Young people felt they would like to take part in fora that mirrored our “Life after Brexit” event - that provided young people with the opportunity to network and to engage in deep deliberative discussions about how to address their concerns, needs, hopes and aspirations. Participants mentioned that there was a need to carefully reflect on how to maximise inclusivity and to ensure that these structures reached out to the diversity of youth groups within the city, to ensure that all views were reflected in discussions. It was recognised that social media may offer a useful tool to support this process.
Mandated youth delegates would then like to meet regularly with key decision makers to raise their voice and help shape the substance and direction of future policy-making.
The young participants at the “Life after Brexit” event agreed a general plan to meet at a later time in early 2019 to develop the ideas emerging from their discussions. In particular, it was agreed that the focus of any follow-on events should be to address two key issues:
- To develop their thinking on issues of concern and of their hopes and aspirations. Ideally, these would be drafted up into a youth manifesto, possibly for presenting to the political parties and candidates contesting the next Nottingham city council elections in 2019 – although it was recognised that this may come too soon for such a manifesto to be finalised.
- To continue discussions on their preferences to engage with, and participate in, local democracy. There would need to be consideration of:
- how to reach different groups of young people in Nottingham to ensure that the approach taken, and the structures developed, were inclusive and welcoming to young people of diverse backgrounds from across the city;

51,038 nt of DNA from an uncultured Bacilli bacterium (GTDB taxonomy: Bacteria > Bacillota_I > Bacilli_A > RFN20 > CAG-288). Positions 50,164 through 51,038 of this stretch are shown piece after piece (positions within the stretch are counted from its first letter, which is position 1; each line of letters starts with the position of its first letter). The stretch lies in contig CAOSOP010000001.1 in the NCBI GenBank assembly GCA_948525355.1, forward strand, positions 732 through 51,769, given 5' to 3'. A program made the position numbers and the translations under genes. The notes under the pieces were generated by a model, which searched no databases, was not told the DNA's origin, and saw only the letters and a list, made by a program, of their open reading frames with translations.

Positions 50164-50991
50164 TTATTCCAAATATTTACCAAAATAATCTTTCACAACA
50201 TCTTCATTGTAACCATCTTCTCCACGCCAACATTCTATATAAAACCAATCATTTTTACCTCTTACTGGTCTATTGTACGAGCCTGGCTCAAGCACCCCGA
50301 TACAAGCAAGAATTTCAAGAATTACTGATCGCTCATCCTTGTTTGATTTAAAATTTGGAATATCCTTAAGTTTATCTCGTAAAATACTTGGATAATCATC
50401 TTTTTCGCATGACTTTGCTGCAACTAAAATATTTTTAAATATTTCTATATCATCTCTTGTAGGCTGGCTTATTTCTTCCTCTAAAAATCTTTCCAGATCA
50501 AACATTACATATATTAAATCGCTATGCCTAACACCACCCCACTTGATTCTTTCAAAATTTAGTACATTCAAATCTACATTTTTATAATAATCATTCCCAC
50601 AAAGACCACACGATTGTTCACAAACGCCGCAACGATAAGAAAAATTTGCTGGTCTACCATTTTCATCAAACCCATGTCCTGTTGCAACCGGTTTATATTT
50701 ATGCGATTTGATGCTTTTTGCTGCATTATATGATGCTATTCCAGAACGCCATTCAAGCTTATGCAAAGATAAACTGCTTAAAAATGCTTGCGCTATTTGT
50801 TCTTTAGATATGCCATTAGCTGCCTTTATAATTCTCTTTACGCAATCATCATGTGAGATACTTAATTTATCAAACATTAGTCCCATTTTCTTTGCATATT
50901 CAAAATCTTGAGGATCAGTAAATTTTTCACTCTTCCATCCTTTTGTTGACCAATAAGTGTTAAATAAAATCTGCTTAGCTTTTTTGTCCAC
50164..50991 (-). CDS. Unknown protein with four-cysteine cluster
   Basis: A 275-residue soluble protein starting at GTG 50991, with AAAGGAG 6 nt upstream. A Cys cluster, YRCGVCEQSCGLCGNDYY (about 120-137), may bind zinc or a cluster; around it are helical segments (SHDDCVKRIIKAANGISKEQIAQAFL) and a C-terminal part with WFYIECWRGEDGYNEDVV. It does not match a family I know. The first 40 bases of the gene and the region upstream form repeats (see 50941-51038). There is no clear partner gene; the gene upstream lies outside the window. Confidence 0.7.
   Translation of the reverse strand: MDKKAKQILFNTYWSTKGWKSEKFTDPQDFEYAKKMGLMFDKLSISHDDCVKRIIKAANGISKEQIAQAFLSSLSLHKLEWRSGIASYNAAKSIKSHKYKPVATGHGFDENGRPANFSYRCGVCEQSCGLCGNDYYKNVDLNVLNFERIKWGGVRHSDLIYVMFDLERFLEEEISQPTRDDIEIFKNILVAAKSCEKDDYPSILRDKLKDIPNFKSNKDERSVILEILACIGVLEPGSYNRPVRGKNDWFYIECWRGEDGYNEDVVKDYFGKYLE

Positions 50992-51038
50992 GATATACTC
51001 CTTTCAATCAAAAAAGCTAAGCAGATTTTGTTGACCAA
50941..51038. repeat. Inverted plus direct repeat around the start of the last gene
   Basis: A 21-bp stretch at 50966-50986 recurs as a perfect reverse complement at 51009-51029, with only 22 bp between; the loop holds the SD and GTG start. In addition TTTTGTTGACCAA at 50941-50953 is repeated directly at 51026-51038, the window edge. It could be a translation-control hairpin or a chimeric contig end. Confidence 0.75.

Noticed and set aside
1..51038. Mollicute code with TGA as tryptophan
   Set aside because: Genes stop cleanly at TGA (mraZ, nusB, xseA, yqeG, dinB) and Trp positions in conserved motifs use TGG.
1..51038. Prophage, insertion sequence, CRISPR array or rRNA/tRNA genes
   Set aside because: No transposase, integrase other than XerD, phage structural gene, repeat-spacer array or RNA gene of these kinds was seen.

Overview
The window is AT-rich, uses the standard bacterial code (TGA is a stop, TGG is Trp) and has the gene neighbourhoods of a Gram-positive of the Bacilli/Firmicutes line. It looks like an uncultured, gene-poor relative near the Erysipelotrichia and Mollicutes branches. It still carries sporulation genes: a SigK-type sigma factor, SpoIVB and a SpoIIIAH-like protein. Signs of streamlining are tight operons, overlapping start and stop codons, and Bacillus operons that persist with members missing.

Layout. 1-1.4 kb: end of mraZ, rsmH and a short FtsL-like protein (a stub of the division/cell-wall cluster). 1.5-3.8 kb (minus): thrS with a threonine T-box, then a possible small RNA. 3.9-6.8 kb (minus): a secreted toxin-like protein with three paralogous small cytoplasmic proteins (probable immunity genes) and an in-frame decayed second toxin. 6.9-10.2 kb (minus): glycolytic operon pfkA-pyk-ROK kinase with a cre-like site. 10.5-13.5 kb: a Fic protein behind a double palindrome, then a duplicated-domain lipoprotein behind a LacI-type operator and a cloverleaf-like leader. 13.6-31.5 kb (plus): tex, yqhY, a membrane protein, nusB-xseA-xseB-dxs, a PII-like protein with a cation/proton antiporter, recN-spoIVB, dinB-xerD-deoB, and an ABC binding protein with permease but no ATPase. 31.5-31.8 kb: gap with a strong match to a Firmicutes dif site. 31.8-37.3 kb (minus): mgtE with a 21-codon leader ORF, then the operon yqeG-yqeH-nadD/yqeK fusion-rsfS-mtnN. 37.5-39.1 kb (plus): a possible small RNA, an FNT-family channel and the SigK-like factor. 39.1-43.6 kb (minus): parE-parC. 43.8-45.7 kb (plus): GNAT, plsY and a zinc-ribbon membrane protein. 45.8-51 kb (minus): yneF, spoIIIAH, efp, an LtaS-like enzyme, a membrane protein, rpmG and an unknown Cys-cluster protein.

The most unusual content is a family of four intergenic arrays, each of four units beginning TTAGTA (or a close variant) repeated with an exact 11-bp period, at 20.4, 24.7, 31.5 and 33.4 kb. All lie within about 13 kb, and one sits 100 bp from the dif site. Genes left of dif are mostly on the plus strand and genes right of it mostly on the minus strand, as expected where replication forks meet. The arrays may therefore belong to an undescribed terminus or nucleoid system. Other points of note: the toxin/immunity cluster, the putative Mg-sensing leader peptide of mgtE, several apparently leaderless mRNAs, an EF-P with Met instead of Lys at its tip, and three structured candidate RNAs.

- whether to involve other key agencies and youth advocacy groups in future meetings – such as the British Youth Council, Bite the Ballot, and others.
Matt Henn and Jon Rea agreed to investigate the options for holding such an event and to circulate details to those present. If you’d like to take part in future events or find out more about this session please contact Professor Matt Henn.
Nottingham Civic Exchange
Nottingham Civic Exchange has been established by Nottingham Trent University to maximise research, policy and practical impact by bringing together university expertise with partners seeking to address the needs of local communities. Nottingham Civic Exchange acts as a resource to look at social and economic issues in new ways. This means facilitating debate, acting as a bridge between research and policy debates, and developing practical projects at a local, city and regional level.
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How do young people visualise democracy?
- Category: Current students; Nottingham Civic Exchange; School of Social Sciences